I went straight for the NV-10. If that hadn't been an option at this point and I had still wanted the Kawai sound (which was also one of the reasons to upgrade), I would maybe have either side-graded to the CA-99, or (probably) saved longer and bought the NV-10 at a later date (or even the NV-20).

Take into account that I never played an acoustic piano. I've been used to digital piano's that simulate grand actions since I began playing piano (instead of organ).

Last edited by Falsch; 02/18/21 05:50 PM.

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I lastly tested the NV5 and the CA79 which I decided to buy in December, I never tried the CA99 so soundwise I can’t compare with the ca99 but regarding the action I can tell you what I felt about the comparing the GF3 to the upright action in the NV5.

The NV5 has good and sturdy action which feels a lot heavier and more „substantial“ than the GF3. IMO the action in the NV5 feels a lot more like a real acoustic action when it comes to weight and key travel BUT - and this is why I preferred the GF3 action - I felt like the GF3 action offers a way better control regarding dynamics especially in the pp range, with the NV5 I had a little more trouble controlling the sound.

About me and my „skill-level“ I am maybe an intermediate/ slightly advanced player. Currently I play some of chopins easier waltzes and nocturnes and recently achieved to play the fantasy impromptu. that’s also one of the pieces I used to test the two pianos.

I think even if you consider upgrading I would try to test the NV5 before.

Last edited by GaiaImpact; 02/18/21 06:05 PM.
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Thanks for sharing your thoughts 🙂 the dilemma is they won't have any on the shop floor till late April, which is when my Ca99 is due to be posted. That's kind of what I imagined it would be like, as though I'll have more fun with the gf3 action even if it is lighter so for that reason arguably less realistic. I can see myself really enjoying those subtle nuances in delicate touch!

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Thanks this is a great way of explaining the differences!
I feel I'd probably be happy with either honestly. I get the feeling that once it's in my house without having a piano to directly compare it to I wouldn't be able to tell it was a digital action. At least that's what I'm hoping will be the case lol

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I'm at roughly the same decision point - I'm basically evaluating the CA99, NV5/10, and Aures offerings.

On purely CA99 vs NV5, for me it really boiled down to actually playing the two pianos and determining how I felt about the actions. This is highly subjective. For *me*, I prefer a grand piano-style action, and actually would rate the action in this order of preference: 1) NV10; 2) CA99; 3) Aures; 4) NV5. I'm sure some will see this as almost blasphemous (particularly placing the CA99 over the Aures which is a real acoustic piano!), but again, it's truly subjective and for me I found -suprisingly - that I preferred even the 'faux' grand-style action on the CA99 to the upright action.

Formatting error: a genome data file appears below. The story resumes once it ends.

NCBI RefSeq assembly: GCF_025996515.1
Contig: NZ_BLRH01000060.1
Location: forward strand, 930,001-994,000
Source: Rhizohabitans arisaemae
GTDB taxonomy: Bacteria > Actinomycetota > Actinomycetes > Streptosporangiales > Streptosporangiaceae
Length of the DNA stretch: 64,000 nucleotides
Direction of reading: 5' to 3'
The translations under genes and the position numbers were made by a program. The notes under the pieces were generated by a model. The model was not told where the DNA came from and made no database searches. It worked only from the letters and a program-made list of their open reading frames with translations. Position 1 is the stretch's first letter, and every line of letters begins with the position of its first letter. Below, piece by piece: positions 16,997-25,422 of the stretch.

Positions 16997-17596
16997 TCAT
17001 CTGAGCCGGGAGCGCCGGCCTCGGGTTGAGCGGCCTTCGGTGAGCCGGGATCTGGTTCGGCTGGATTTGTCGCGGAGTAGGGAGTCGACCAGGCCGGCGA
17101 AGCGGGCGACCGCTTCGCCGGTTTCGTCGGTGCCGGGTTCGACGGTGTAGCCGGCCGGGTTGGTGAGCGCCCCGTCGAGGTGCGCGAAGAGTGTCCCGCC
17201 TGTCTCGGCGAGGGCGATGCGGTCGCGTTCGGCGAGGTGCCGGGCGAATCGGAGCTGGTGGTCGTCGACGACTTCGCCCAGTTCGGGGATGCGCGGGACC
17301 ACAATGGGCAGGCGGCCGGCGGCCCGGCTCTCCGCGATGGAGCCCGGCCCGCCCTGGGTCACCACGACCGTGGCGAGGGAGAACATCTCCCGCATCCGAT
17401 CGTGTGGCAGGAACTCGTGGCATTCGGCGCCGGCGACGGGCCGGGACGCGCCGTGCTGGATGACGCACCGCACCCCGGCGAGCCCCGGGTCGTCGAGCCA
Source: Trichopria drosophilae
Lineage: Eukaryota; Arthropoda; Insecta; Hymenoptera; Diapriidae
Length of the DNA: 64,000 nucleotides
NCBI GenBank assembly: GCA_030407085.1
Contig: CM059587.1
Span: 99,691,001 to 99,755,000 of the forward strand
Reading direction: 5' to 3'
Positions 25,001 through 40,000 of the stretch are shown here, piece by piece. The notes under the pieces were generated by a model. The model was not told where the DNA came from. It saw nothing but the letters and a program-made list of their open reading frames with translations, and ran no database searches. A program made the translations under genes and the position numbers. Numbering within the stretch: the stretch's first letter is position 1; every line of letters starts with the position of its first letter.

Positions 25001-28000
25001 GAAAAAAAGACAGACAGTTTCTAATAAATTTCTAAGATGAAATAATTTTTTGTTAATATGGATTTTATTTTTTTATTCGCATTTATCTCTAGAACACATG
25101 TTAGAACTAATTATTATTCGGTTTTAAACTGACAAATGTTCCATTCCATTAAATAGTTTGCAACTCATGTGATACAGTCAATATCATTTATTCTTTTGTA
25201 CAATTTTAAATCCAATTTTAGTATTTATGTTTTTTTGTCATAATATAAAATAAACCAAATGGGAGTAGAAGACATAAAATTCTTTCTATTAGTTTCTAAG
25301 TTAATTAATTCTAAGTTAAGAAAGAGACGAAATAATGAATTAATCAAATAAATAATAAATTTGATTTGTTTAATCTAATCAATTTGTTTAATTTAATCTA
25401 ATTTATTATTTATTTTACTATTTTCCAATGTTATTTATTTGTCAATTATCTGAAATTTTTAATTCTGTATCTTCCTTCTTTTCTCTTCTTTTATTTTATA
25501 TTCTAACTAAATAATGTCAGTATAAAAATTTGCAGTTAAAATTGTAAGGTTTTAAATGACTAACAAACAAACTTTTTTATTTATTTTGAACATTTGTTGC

I will say this about the NV10 - I felt the NV5 and CA99 kind of got the sound/speaker system right in a way that the NV10 didn't. I think it came out a bit before the NV5, and it has some odd little quirks to the design (for example, it seemed like when you put the music stand flat it covered the surface speakers?) The NV10 *feels* phenomenal, but its price point is almost at the Aures level and for me (again, this is totally subjective), I don't know that the jump from a CA99 to an NV10 makes sense unless you 1) really want a true Grand action and 2) you're willing to explore some ways to augment the speaker offerings (maybe getting separate monitors etc.) TBH it wasn't a huge deal - the NV10 still sounded great - but at that price point I didn't want anything that was going to bug me about the instrument.

To sum up though - if you don't have a major preference on grand vs upright action, it's the *NV5* all the way as you're getting a legit upright action. That piano gets rave reviews and seemed to be the best-sounding instrument in terms of the speakers/acoustics. My only suggestion would be to at least take a peek at the K500 or K300 Aures offerings, if you're already at the NV5 price point - they're also true upright actions with the benefit of an actual bona fide acoustic piano (duh!), and I found the street price for the Aures to be quite a bit lower than MSRP (I saw one dealer in the 11K range USD for the K500 Aures, and that was before the Feb discount).

But if you prefer the grand action, I think the CA99 is the way to go (or the NV10, but noting the caveats above).

One last note - I was at a dealer that actually demonstrated the repetition issue. I'm not a heavy classical player and I was surprised to see it exhibited on both the NV5 and the K300 Aures (upright) on display. This is not an issue with the quality of they actions - they're authentica and fantastic - but there's basic physics involved apparently with the upright action that limits how quickly you can repeat. On the grand action, you can sort of have the key half-depressed and do quick strikes from that position, but on the uprights (whatever version) you had to let the key come a good ways up before you could get it to sound again. I think this would be a problem only in very limited contexts (and again it's not a 'problem' but just part of the deal with an upright action, I think), but if you're a serious classical player I'd definitely recommend trying the upright actions out yourself, before pulling the trigger.